A photo organizer and image viewer for the controversial GNOME desktop environment
Shotwell is an open source and very efficient graphical photo organizer software designed especially for the GNOME desktop environment. It can be used to view, edit and organize a local collection of images.
Features at a glance
Most specifically, the application enables Linux users to edit, sort, import, and organize their image collections in a fast and secure manner. It is designed by the same team of talented developers that created the Geary email client.
With Shotwell, you will be able to import photos from any digital camera supported by gPhoto, rotate, mirror and crop photos, as well as to export images as they are, or by specifying dimensions and JPEG quality to reduce their size.
In addition, the software will automatically group photos that are taken at the same time and organize them into events. You can also publish image and video files to popular social networks, such as Flickr, YouTube, Facebook, Piwigo, and Picasa.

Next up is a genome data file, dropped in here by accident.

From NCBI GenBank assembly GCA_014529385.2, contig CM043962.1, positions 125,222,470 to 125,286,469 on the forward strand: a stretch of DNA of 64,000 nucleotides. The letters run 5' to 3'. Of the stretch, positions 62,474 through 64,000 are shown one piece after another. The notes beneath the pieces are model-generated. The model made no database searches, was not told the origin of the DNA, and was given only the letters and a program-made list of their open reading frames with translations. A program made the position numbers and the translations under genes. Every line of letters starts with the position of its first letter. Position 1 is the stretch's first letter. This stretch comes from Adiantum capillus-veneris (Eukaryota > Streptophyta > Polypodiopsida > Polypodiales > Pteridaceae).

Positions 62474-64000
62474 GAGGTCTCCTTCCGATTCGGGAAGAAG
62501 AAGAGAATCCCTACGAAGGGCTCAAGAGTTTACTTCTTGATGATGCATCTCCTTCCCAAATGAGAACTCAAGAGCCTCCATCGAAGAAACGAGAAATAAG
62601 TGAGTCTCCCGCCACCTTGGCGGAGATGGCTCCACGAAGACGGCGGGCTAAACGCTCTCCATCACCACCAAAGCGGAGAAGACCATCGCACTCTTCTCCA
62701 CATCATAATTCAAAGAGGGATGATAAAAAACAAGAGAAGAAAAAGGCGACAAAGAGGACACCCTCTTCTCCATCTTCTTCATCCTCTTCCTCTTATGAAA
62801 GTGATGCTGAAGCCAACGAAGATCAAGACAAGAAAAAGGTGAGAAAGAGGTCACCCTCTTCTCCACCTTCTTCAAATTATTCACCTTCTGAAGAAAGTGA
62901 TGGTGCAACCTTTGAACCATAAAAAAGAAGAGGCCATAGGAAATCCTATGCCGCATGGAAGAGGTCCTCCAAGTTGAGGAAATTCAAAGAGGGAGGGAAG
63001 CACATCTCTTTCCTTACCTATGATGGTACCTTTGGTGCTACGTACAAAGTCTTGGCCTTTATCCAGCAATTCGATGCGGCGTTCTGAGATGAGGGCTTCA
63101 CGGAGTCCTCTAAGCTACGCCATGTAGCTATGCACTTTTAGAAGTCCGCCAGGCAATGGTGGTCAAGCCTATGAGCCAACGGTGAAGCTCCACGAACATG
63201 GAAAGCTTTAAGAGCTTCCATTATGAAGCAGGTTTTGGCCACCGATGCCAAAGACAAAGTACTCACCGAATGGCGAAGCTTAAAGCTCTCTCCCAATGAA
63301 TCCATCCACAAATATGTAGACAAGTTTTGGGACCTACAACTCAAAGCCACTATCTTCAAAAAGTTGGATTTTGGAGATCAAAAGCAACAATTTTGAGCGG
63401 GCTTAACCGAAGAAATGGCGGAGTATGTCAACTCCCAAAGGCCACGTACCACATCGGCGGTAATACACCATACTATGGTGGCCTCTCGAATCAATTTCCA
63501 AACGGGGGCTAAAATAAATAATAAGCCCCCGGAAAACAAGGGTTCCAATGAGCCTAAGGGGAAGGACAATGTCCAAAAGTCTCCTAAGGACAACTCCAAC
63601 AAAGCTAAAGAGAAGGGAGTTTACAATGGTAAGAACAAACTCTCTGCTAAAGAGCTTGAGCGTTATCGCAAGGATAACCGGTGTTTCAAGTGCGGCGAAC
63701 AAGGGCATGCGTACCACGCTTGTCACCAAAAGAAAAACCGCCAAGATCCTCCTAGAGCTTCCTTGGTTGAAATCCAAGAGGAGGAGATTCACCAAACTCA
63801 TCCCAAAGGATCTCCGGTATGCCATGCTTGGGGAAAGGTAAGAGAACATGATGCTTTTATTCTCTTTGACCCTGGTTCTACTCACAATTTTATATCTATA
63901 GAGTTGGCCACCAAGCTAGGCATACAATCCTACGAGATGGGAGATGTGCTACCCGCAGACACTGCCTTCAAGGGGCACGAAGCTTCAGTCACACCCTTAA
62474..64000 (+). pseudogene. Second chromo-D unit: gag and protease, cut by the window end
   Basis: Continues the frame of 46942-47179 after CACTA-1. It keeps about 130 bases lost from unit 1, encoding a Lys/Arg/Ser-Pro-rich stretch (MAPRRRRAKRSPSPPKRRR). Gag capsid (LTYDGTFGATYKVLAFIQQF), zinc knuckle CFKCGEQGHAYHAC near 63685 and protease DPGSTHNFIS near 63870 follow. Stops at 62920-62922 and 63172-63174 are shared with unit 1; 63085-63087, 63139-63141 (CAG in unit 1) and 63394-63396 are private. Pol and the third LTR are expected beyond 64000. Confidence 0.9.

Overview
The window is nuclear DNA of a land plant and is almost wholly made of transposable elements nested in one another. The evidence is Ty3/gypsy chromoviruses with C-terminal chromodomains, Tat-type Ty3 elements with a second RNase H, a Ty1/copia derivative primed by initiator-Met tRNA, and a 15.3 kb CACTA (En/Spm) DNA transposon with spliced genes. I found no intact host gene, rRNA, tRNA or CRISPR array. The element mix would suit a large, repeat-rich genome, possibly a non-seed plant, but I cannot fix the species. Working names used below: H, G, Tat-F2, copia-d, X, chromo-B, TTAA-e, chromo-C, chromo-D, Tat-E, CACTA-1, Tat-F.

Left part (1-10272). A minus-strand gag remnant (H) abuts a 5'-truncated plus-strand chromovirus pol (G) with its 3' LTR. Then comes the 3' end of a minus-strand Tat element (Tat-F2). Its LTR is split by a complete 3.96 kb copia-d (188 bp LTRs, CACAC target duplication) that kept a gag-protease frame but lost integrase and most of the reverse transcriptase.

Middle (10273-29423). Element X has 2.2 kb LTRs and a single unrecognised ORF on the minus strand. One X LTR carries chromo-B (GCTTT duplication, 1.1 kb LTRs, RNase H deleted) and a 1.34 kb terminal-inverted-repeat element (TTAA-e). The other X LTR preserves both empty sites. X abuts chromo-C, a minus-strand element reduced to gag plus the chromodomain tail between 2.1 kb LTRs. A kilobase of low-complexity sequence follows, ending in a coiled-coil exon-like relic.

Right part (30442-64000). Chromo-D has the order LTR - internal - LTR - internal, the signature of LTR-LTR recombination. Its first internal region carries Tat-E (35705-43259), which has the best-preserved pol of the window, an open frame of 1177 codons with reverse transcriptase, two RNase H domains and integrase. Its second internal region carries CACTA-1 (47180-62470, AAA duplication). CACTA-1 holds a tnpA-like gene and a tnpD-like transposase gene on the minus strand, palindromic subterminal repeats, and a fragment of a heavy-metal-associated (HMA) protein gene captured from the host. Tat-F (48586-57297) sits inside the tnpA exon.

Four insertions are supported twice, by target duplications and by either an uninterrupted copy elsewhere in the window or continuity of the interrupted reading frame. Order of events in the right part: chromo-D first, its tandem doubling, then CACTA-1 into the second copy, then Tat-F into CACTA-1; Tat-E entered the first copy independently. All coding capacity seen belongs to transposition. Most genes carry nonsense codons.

Getting started with Shotwell
When opening the application for the first time, it will ask if you want to import the image files stored in the predefined Photos folder located inside your Home directory. If you don’t want to do that, you can uncheck the option and import them at a later time by accessing the Import From Folder function from the File menu.
Its user interface is uncluttered and easy to use, comprised of the main view area where you can see thumbnails of imported photos, and a sidebar that gives users instant access to events, imported folders, the entire photo library, the last imported session, the trash, and image properties.
Clicking a photo in the main view area will let users to effortlessly rotate, share or enhance it. A find function is also available for those of you who want to quickly search for a specific image. Additionally, you can add or modify tags, create events, add titles, comments and ratings.
Shotwell is definitely one of the most easy to use image viewers and organizers for the GNU/Linux ecosystem, deployable on GNOME, Xfce, Cinnamon, LXDE, MATE and many other open source desktop environments. It can even import RAW images from your digital camera!